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Washington Study Suggests Phthalates May Alter Risk of Reproductive Disease

Phthalates, man-made chemicals used in a variety of products, may have endocrine-disruptive effects in reproductive-age women, increasing or decreasing their risk of endometriosis, according to a new study by the University of Washington School of Public Health. Researchers found that a majority of the 287 women they studied through an integrated healthcare delivery system in Washington state had detectable concentrations of phthalate metabolites in their urine. Phthalates are used to soften and add flexibility to plastics or as solvents or fixatives.


The study, published in the journal Environmental Research, found that one metabolite of di(2-ethylhexyl) phthalate (DEHP) was linked to a strong decreased risk of endometriosis, a condition where the lining of the uterus grows outside the organ, often resulting in chronic pelvic pain and infertility.


“We were not surprised with this result as prior animal laboratory studies have demonstrated that DEHP is toxic to ovaries and reduces the production of hormones, including estrogen,” said lead author Dr. Kristen Upson, who earned a PhD in epidemiology earlier this year from the University of Washington. “Because endometriosis is an estrogen-driven disease, it makes sense that a chemical that reduces estrogen production may reduce the risk of endometriosis.”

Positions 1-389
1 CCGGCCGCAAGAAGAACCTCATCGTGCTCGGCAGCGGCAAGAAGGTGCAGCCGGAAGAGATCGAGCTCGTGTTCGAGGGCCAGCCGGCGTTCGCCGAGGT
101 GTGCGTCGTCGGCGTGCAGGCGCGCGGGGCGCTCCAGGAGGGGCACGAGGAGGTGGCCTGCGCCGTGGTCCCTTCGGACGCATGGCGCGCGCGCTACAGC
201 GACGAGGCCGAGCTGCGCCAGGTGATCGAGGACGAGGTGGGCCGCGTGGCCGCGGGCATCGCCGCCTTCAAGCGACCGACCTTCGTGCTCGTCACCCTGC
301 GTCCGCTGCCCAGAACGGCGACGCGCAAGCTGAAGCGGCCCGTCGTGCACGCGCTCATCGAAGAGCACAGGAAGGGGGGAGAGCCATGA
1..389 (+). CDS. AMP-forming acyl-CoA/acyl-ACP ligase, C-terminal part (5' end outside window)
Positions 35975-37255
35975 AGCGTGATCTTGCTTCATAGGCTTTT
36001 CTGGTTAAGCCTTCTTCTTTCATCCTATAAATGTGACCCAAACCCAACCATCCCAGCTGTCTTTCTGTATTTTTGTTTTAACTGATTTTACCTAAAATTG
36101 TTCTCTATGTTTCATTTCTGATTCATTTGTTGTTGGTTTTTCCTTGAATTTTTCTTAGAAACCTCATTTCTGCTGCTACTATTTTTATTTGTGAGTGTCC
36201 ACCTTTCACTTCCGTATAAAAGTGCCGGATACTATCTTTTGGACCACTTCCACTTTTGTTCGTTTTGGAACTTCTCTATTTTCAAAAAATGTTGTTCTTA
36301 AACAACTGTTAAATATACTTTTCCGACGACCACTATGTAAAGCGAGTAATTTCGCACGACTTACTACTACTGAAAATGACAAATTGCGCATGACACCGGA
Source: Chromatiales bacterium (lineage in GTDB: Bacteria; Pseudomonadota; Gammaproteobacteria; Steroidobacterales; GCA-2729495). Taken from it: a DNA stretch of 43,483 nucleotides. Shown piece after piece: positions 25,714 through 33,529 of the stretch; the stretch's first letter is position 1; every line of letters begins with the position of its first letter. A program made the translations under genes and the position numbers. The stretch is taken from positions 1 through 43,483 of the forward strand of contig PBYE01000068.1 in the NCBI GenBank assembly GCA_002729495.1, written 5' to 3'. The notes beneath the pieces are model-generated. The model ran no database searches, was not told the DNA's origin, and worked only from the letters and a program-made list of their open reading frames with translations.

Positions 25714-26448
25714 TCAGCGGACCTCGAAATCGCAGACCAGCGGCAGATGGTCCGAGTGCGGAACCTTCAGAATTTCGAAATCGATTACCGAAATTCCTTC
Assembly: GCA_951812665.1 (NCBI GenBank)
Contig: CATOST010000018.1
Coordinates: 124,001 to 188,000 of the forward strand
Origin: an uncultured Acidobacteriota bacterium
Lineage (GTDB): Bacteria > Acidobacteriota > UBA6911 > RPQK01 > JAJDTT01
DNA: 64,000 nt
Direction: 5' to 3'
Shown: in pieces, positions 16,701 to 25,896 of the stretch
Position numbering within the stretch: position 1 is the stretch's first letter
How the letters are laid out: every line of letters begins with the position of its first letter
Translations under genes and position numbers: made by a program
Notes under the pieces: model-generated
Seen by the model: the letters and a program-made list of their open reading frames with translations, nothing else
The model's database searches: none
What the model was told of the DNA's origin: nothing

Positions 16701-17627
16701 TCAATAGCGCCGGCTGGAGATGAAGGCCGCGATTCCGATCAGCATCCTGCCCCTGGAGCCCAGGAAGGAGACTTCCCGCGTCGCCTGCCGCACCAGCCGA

Researchers observed that different phthalates may alter the risk of endometriosis in different ways. For example, the metabolites of two phthalates studied may be associated with increased risk of the disease. Little is known in this area, despite the majority of women being exposed to phthalates. Further research is needed to confirm their findings and to understand the biological mechanism of how phthalates may alter disease risk.


The research was supported by funding from the Eunice Kennedy Shriver National Institute of Child Health and Human Development, National Institute of Nursing Research, Environmental Protection Agency, and University of Washington School of Public Health department of epidemiology.


To read more, click here.


[Photo: Dr. Kristen Upson]